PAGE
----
"He's talking through his hat."

To "talk through your hat" is an English idiom meaning to talk about something that you have no real knowledge of. It may also mean that you are talking nonsense, or that you are deliberately lying.

Dis is only a bluff dey're makin' – see! Dey're talkin' tru deir hats.
--New York World 13, May 12, 1888

The OED reports that the first written appearance of the phrase appeared in 1888. It was most likely in use before this, but Victorian-era America was sadly lacking in ethnographers. We have no good idea how it may have originated. It may be related to the British English phrase "talk through the back of your neck", which has essentially the same meaning. Unfortunately, we don't know where the British phrase originated (nor the related phrase "talk through the back of your head"). Even worse, the OED reports that 'back of your neck' didn't make it into print until 11 years after 'though your hat' (this could be due to a comparative lack of yellow journalism in England during this time period; America pioneered the use of street slang in the papers).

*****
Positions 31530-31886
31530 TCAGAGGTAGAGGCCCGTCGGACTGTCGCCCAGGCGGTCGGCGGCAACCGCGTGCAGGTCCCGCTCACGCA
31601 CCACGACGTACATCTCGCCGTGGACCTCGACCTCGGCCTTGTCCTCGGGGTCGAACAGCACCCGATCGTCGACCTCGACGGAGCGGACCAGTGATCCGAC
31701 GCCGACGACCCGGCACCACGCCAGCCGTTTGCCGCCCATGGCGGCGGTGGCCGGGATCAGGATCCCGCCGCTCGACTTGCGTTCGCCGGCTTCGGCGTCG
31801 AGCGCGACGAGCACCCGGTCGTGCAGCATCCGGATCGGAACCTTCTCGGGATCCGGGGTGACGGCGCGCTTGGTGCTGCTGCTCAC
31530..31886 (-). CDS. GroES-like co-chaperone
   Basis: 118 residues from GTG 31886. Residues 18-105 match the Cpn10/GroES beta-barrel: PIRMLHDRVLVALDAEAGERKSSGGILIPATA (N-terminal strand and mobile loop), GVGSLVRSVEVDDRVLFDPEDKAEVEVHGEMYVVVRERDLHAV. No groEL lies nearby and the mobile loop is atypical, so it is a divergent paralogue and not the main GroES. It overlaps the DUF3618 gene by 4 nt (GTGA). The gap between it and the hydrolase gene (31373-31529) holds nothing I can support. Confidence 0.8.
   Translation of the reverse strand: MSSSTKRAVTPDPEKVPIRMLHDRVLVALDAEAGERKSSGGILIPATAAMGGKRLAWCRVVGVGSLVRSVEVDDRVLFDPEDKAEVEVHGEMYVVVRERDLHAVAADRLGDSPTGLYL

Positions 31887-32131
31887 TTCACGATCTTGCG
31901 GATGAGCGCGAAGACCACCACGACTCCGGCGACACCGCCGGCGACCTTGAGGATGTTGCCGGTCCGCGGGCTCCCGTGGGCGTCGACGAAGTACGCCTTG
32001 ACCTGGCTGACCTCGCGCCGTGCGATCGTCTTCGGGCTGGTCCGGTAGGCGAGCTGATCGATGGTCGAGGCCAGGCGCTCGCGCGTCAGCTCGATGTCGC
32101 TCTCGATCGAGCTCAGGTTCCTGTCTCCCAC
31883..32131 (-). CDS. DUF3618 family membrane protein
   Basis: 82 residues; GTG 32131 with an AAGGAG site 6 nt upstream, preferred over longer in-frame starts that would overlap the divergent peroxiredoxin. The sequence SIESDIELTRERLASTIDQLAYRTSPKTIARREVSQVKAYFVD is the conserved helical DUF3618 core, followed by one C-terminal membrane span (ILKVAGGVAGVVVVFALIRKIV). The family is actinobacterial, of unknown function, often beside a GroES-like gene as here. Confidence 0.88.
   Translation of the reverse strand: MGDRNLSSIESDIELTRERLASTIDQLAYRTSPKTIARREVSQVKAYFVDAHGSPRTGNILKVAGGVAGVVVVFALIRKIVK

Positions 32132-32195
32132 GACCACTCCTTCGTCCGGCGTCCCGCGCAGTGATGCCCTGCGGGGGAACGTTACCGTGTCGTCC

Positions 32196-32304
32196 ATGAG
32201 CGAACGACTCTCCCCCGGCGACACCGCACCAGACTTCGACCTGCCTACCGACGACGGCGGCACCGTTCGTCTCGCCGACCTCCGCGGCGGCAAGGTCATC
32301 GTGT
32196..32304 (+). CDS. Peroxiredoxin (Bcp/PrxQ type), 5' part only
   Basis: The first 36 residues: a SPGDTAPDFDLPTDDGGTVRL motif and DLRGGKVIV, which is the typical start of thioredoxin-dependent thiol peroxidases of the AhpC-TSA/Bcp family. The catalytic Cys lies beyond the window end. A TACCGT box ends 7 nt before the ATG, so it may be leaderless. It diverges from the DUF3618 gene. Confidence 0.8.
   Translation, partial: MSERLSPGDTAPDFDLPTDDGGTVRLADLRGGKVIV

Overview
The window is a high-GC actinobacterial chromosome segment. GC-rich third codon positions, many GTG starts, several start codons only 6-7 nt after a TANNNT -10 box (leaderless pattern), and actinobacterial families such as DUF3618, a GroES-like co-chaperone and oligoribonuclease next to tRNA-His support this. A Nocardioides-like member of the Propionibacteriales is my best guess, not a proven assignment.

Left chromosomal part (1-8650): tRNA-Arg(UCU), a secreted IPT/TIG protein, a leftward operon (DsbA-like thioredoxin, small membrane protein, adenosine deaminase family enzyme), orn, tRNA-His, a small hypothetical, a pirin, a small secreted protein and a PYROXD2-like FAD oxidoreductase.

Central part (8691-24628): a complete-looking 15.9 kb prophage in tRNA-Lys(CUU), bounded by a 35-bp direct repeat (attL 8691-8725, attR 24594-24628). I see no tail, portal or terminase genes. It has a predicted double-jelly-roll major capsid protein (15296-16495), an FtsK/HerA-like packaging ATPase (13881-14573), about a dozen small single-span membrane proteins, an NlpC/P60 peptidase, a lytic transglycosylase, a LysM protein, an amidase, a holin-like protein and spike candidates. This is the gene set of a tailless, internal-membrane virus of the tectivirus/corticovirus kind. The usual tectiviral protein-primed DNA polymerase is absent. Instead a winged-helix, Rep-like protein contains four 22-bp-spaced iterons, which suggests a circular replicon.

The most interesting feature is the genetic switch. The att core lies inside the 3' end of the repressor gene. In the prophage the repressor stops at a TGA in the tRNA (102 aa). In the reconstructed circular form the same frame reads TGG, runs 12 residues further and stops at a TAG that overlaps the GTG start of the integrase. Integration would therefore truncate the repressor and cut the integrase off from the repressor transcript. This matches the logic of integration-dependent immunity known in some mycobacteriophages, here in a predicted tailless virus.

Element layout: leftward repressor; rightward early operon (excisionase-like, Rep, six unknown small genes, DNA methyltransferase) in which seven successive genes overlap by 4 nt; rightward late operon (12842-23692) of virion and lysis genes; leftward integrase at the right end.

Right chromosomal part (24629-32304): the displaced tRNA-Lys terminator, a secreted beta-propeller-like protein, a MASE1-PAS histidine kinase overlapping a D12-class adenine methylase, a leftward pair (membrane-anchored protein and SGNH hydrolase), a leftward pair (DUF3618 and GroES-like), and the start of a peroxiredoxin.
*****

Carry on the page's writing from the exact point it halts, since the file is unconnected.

It is worth mentioning that in the 1860s the idiom "wearing two hats" first came into use, meaning 'acting in two roles' (e.g. "The president of the US wears two hats, that of the chief executive of the federal government and Commander in Chief of the armed forces"). If it were the case that it was common for professionals to be referred to as as their 'hats', one might explain confusing, jargon-filled utterances by saying "he was talking though his [doctors] hat". This is pure speculation on my part, as it seems that it was primarily members of the Catholic church who were referred to as hats (e.g. "The red hat that tries the luckless main"). However, it would be a small jump from "He's talking gibberish 'cus he's a doctor/lawyer/cardinal" to "He's talking gibberish".

These days most of use are more likely to use the cruder phrase talk through your ass or talk through your arse.

Log in or registerto write something here or to contact authors.